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Document type:
journal article 
Author(s):
Zimmermann, Johannes; Löffler-Stastka, Henriette; Huber, Dorothea; Klug, Günther; Alhabbo, Sarah; Bock, Astrid; Benecke, Cord 
Title:
Is It All about the Higher Dose? Why Psychoanalytic Therapy Is an Effective Treatment for Major Depression. 
Abstract:
Empirical evidence for the effectiveness of long-term psychodynamic psychotherapy (LTPP) in patients with mood disorders is growing. However, it is unclear whether the effectiveness of LTPP is due to distinctive features of psychodynamic/psychoanalytic techniques or to a higher number of sessions. We tested these rival hypotheses in a quasi-experimental study comparing psychoanalytic therapy (i.e., high-dose LTPP) with psychodynamic therapy (i.e., low-dose LTPP) and cognitive-behavioural therapy (CBT) for depression. Analyses were based on a subsample of 77 subjects, with 27 receiving psychoanalytic therapy, 26 receiving psychodynamic therapy and 24 receiving CBT. Depressive symptoms, interpersonal problems and introject affiliation were assessed prior to treatment, after treatment and at the 1-, 2- and 3-year follow-ups. Psychoanalytic techniques were assessed from three audiotaped middle sessions per treatment using the Psychotherapy Process Q-Set. Subjects receiving psychoanalytic therapy reported having fewer interpersonal problems, treated themselves in a more affiliative way directly after treatment and tended to improve in depressive symptoms and interpersonal problems during follow-up as compared with patients receiving psychodynamic therapy and/or CBT. Multilevel mediation analyses suggested that post-treatment differences in interpersonal problems and introject affiliation were mediated by the higher number of sessions, and follow-up differences in depressive symptoms were mediated by the more pronounced application of psychoanalytic techniques. We also found some evidence for indirect treatment effects via psychoanalytic techniques on changes in introject affiliation during follow-up. These results provide support for the prediction that both a high dose and the application of psychoanalytic techniques facilitate therapeutic change in patients with major depression. Copyright © 2014 John Wiley& Sons, Ltd.Psychoanalytic therapy is an effective treatment for major depression, especially in the long run. The differential effectiveness of psychoanalytic therapy cannot be fully explained by its higher dose. Distinctive features of psychoanalytic technique (e.g., focusing on patients' dreams, fantasies, sexual experiences or childhood memories) may play an important role in establishing sustained therapeutic change.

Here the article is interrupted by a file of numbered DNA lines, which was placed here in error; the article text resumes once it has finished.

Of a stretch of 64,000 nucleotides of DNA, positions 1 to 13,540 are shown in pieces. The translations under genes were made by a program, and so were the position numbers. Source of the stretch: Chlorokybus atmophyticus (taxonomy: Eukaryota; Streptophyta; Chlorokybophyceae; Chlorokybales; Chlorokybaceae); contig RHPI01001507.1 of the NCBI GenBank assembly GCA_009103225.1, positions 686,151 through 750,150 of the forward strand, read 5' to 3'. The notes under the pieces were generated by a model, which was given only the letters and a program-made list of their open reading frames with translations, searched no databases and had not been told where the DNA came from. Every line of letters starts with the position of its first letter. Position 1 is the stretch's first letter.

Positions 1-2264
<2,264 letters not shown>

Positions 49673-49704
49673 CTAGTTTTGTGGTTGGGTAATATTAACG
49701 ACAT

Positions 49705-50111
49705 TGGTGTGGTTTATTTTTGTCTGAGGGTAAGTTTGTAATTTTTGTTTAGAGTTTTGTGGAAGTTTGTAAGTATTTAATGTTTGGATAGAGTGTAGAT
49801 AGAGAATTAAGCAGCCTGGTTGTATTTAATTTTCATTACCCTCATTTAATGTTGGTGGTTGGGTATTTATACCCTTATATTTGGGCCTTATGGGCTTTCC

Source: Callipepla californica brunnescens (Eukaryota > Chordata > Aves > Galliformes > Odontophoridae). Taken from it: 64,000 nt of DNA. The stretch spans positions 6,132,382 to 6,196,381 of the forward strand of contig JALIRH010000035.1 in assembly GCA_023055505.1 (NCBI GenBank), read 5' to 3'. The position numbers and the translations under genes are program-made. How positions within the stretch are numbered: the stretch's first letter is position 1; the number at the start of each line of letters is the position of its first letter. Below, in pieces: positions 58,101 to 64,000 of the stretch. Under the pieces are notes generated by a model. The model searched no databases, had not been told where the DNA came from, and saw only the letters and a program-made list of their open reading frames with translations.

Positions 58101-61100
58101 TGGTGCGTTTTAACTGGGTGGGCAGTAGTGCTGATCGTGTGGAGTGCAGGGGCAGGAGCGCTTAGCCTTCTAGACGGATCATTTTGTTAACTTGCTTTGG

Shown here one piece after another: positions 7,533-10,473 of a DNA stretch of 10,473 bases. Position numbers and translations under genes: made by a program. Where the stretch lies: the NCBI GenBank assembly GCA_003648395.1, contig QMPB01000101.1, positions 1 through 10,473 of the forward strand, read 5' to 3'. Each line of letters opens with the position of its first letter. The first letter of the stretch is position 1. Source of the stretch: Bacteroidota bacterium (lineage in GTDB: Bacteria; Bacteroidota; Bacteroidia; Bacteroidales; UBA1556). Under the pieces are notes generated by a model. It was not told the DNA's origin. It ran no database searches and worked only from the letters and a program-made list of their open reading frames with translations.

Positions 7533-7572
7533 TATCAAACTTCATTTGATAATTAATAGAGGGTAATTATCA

Journal title abbreviation:
Clin Psychol Psychother 
Year:
2015 
Journal volume:
22 
Journal issue:
Pages contribution:
469-87 
Language:
eng 
Print-ISSN:
1063-3995 
TUM Institution:
Klinik und Poliklinik für Psychosomatische Medizin und Psychotherapie